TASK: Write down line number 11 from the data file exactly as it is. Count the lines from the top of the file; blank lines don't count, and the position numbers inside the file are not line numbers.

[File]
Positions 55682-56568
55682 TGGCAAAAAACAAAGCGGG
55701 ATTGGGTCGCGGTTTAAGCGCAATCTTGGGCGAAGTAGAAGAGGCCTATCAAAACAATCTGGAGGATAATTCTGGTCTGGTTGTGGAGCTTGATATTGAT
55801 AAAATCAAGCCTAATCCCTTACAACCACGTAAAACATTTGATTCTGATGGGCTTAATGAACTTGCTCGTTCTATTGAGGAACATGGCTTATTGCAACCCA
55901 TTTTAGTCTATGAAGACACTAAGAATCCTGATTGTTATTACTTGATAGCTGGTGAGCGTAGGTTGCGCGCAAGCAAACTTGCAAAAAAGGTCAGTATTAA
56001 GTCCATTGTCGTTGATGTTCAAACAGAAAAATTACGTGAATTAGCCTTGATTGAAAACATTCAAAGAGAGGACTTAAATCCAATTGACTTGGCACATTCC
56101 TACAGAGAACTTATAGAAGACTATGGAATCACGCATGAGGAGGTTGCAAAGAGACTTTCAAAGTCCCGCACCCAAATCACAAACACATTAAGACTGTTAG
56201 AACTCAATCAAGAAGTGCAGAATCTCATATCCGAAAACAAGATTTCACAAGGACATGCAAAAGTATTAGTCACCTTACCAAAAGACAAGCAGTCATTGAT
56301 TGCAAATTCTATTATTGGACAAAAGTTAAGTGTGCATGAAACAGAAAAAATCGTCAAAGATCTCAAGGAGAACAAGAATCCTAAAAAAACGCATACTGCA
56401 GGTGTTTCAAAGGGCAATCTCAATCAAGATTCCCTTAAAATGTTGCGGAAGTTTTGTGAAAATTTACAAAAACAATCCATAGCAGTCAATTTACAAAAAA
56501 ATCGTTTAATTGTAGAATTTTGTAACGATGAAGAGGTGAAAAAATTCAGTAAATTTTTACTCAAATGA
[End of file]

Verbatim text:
56501 ATCGTTTAATTGTAGAATTTTGTAACGATGAAGAGGTGAAAAAATTCAGTAAATTTTTACTCAAATGA